I absolutely loved this book, and I think it's one of the most practical, applicable education books I've ever read. I know this is going to be a book I reference over and over and over as I seek to engage my students in productive group work this year.
Here was the blog comment that led me to buy the book:
Having now read the book, I completely concur!
A few years ago, I made these classroom/group work norms posters to hang up in my classroom.
I guess I thought that hanging posters up on the wall would magically convince my students that this was how they should work together. They would point to one of the posters every once in a while and make a comment, but other than that they didn't really do much to change the culture of my classroom.
Now that I've read Cohen's Designing Groupwork, I realize that norms are something that must be taught and practiced and reinforced and reinforced and reinforced if you want your classroom to be characterized by them. Thankfully, the book provides concrete activities you can do with your students to illustrate the importance of these norms.
This year, we will be starting school on a Monday instead of our normal Thursday. In the past, we've always started on a Thursday which meant we could do fun, getting-to-know-you activities the first two days of school. Then, we'd have a weekend to recuperate and be able to hit the ground running on Monday. Because our students' schedules change so much in the first couple of days of school, I don't want to jump straight into content. So, my current plan is to spend the first week of school teaching my students how to work in a group. We'll work through a series of activities suggested by Cohen to build/reinforce norms. Cohen claims that time spent reinforcing norms is time well-spent because it allows future groupwork to proceed much more efficiently.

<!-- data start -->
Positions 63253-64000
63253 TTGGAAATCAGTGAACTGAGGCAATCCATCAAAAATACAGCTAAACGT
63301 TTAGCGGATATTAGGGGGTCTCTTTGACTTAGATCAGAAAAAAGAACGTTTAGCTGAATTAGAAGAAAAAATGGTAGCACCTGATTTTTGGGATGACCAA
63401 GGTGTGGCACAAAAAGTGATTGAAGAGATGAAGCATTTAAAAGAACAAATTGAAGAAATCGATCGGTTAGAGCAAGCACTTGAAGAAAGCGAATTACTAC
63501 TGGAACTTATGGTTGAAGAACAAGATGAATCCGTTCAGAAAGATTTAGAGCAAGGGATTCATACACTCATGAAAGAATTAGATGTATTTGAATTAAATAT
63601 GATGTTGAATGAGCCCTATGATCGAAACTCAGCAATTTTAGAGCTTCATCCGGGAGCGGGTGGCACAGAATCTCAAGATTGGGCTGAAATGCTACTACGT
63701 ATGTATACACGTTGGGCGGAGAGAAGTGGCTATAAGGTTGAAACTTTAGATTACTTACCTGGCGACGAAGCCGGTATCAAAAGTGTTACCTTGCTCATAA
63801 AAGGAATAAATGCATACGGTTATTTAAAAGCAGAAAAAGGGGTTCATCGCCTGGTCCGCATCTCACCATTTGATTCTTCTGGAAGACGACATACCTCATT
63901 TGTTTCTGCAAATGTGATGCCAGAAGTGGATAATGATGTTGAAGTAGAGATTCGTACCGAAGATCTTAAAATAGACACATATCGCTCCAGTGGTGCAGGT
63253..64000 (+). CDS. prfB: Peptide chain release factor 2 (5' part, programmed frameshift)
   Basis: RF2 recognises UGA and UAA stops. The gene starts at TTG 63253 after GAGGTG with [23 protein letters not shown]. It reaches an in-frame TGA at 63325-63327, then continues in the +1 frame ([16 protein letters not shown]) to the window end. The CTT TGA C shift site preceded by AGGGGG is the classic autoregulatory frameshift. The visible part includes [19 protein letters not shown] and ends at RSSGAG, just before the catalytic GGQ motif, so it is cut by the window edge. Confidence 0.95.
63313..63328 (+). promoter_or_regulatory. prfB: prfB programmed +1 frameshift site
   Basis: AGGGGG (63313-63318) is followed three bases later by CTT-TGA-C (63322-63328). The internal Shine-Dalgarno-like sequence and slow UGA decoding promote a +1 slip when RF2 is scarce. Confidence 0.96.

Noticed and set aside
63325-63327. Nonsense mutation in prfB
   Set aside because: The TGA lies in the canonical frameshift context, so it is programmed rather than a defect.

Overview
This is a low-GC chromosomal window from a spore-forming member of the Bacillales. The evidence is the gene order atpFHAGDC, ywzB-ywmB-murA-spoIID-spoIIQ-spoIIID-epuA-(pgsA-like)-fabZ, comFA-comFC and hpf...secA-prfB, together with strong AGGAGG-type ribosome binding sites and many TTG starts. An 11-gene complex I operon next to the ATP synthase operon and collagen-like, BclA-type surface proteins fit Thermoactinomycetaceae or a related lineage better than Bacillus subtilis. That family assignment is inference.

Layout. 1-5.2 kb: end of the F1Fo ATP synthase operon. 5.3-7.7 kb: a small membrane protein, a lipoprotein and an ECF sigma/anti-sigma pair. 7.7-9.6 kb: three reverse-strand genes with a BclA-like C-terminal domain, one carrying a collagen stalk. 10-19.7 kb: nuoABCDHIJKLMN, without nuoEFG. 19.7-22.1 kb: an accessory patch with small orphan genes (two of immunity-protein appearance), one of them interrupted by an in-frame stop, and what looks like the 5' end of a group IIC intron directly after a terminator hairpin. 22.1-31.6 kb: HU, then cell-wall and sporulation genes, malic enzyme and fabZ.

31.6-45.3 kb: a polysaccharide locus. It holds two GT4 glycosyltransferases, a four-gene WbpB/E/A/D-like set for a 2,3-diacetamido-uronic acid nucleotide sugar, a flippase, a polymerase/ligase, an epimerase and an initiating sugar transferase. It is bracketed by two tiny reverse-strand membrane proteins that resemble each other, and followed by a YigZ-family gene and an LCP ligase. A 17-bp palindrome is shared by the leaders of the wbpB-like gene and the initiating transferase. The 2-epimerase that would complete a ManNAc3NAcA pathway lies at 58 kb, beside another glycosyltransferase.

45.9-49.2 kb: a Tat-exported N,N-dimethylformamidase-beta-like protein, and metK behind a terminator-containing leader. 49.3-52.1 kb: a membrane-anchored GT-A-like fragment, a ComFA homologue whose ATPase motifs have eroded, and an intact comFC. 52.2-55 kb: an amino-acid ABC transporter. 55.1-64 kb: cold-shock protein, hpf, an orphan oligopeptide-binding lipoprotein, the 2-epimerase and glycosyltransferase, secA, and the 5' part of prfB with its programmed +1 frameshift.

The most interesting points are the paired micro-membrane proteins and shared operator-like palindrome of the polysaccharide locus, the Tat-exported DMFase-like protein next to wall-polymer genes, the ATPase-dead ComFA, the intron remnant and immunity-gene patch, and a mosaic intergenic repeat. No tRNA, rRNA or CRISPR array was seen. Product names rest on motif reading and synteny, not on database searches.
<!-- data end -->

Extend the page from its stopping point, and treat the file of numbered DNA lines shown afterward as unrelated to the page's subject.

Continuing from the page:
The first activity that really caught my eye in Designing Groupwork was Broken Circles.
Cohen notes that Broken Circles was developed by Nancy and Ted Graves. And, this activity is based on an activity known as Broken Squares that was invented by Dr. Alex Bavelas.
Students are placed in groups of 3-6. Each student is given an envelope that contains 2-3 puzzle pieces. The objective of the activity is for students to put their pieces together in such a way that each student has a complete circle.
There are some very specific rules that must be followed, though.
1. No talking. I think this will be the hardest rule for my students to follow.
2. No point or hand signals may be used at any time. This will also be very tricky for my students. As soon as they realize they can't talk, this will be the next thing they want to do.
3. Each player must put together his or her own circle. No one may show another player how to put together his or her circle or do it for him or her.
4. Students may not take pieces from another student. However, they may give one or more of their pieces to another student. They may not put the piece in another person's puzzle. Instead, they must hand it to the other person or lay it down on their desk.
Here's a task card I typed up to laminate and give to each group:
So, what do the pieces look like?
The book came with an image of how to make the puzzle by cutting up pieces of card board. I instantly turned to google with the hopes that someone had made the puzzle into a pdf I could just print out. I thought I had lucked out when I found this Word Document on Stanford's website. I printed out the pieces to play around with them, but the angles were not accurately drawn. Three pieces that were supposed to fit together and make a perfect circle just didn't. [NOTE: This file does have the full text description of the activity as found in Cohen's book in case you want to read about the activity in more authoritative detail!]